The rat race isn’t getting any easier for working professionals. According to the Bureau of Labor Statistics, an estimated 2.5 million more jobs will require graduate degrees by 2018, an 18 percent increase since 2008. When a bachelor’s degree is no longer good enough, it is important to anticipate the climate shift and respond assertively. Yet, this mounting certainty leaves one factor out of its consideration: money. Graduate school tuition can range from $30,000 to over $100,000 depending on the university and discipline. Unlike the average undergrad, working adults must balance the cost of living, family expenses, mortgage payments, credit cards, and other debt in their everyday lives. For those saving for a home or focusing on debt reduction, the idea of financing a second degree can seem impossible. Don’t give up too quickly, however. Job security and financial stability go hand-in-hand. Read on to learn how you can have both.
• Determine the value of education
Graduate degrees are not created equal. While each may prove intellectually rewarding, impact in the workplace may be a different story. Consider the following example:
James is a junior mechanical engineer employed at a large corporate firm. He enjoys his job and wants to stay with the company for the foreseeable future. Without much planning, James decides to pursue an MBA to pad his resume. Upon completion, he announces his achievement to the senior management team and expects a pay raise. Much to his chagrin, the management team congratulates him but does not offer a pay bump, stating that his graduate degree is not applicable to his job description. James is now saddled with $80,000 in student loan debt and no reward.
Take a lesson from James and focus on relevant areas of study. Research the degrees that will enhance your position and lead to professional advancement. Check with your boss before taking the plunge.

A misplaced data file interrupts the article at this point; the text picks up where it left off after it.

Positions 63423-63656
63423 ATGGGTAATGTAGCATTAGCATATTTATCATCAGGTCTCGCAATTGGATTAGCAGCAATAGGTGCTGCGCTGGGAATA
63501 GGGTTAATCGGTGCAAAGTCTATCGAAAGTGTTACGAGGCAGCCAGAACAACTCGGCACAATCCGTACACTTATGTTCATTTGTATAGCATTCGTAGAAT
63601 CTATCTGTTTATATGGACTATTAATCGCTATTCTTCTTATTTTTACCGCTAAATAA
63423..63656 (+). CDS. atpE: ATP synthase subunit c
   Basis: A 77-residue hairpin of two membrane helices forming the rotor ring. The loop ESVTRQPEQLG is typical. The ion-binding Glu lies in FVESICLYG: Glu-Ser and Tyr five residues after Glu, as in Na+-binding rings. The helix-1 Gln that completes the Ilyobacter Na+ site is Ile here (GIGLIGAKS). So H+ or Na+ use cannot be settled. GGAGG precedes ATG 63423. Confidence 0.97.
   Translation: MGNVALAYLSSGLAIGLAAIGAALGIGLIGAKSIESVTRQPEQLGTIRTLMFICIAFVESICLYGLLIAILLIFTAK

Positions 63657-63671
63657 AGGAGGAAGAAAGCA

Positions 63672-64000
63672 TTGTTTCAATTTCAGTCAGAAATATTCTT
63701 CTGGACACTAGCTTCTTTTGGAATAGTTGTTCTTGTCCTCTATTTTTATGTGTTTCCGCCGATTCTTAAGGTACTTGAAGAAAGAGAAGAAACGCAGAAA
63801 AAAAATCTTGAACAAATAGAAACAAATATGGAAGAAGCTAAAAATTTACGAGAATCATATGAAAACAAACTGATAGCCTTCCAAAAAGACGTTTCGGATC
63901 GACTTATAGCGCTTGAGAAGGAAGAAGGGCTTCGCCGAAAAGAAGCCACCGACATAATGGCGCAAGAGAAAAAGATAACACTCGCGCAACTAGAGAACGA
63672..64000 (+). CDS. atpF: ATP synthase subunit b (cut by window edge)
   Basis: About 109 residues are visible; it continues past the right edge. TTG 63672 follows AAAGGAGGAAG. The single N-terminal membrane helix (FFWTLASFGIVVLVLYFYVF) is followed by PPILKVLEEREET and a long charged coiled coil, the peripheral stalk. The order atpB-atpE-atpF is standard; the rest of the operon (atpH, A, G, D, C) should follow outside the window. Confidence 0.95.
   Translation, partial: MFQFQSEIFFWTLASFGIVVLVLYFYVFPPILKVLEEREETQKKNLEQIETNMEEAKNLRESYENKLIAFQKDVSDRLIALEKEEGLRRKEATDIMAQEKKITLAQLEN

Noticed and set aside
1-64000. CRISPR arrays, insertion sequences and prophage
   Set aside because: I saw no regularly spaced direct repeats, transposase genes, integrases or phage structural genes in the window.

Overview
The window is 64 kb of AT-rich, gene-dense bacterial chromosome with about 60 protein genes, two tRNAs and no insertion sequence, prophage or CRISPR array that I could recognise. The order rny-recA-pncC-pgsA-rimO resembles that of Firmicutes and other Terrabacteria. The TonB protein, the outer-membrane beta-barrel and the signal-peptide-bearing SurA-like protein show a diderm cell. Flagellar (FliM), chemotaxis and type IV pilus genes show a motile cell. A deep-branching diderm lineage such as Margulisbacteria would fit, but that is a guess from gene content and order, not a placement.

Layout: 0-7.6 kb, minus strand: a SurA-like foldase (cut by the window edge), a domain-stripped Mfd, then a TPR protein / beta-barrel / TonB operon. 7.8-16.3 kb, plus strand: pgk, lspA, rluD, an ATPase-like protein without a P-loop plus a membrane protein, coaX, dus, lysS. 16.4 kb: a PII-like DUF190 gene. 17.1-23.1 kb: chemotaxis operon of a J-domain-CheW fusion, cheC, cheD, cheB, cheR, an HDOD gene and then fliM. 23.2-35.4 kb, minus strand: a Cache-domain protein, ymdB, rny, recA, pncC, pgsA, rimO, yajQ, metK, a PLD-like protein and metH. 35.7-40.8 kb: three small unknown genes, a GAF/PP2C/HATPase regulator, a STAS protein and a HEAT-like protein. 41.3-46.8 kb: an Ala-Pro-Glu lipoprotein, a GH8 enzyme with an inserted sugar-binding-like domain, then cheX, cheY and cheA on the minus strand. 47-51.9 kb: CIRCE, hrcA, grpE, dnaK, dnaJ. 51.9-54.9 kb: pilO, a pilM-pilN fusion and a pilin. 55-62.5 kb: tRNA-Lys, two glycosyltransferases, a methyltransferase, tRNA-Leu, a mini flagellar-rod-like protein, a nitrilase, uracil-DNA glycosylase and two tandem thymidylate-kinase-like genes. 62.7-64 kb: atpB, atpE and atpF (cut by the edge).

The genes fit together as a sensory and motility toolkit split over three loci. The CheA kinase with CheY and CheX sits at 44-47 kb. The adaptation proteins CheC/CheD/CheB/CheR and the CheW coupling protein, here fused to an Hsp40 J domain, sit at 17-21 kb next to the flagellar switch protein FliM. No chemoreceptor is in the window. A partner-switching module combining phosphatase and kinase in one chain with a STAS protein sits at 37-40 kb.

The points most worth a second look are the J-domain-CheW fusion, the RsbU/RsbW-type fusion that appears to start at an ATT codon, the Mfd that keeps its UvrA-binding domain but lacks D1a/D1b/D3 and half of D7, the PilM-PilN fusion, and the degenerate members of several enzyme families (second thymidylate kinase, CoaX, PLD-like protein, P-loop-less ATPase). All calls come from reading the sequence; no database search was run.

• Find a benefactor
Speaking of your boss, why not pose the question of tuition reimbursement? Many companies are happy to pay for applicable training to strengthen their workforces. Not only would you be primed for a promotion, this option will allow you to maintain your current budget and focus on credit repair simultaneously. You can’t lose. Side note: Your current employer isn’t the only game in town. If you are serious about grad school and financial stability, look for a job that values your goals.
• Reassess your budget
If the pool of employer subsidies is dry, you may have to consider footing the bill for a master’s degree on your own. To that end, deciding the method of payment requires strong consideration. If you choose to pay cash, the money sacrificed could threaten your long-term savings and emergency fund, two important components of stable credit. If you choose student loans, the new citation could negatively impact your credit report, not to mention the long-term implications of repaying the loan. Regardless of their negative traits, each option does carry positive aspects as well. Compare the two to determine the best fit for your situation. Don’t forget to research scholarship and grant opportunities as well. The bottom line: Education is supposed to enhance your life, not hinder it. Calculate the affordability of your degree and determine if your investment will yield worthy dividends.
• Keep your eye on the prize
Education and credit repair share a common goal: self-betterment. Intelligence and creditworthiness each recommend you in different areas of life, whether you are applying for a job or filling out a loan application. Career advancement often means higher pay and greater opportunities. Practice diligence during your graduate studies by keeping your eye on the prize. Remind yourself that a better job will provide the tools you need to achieve long-term security.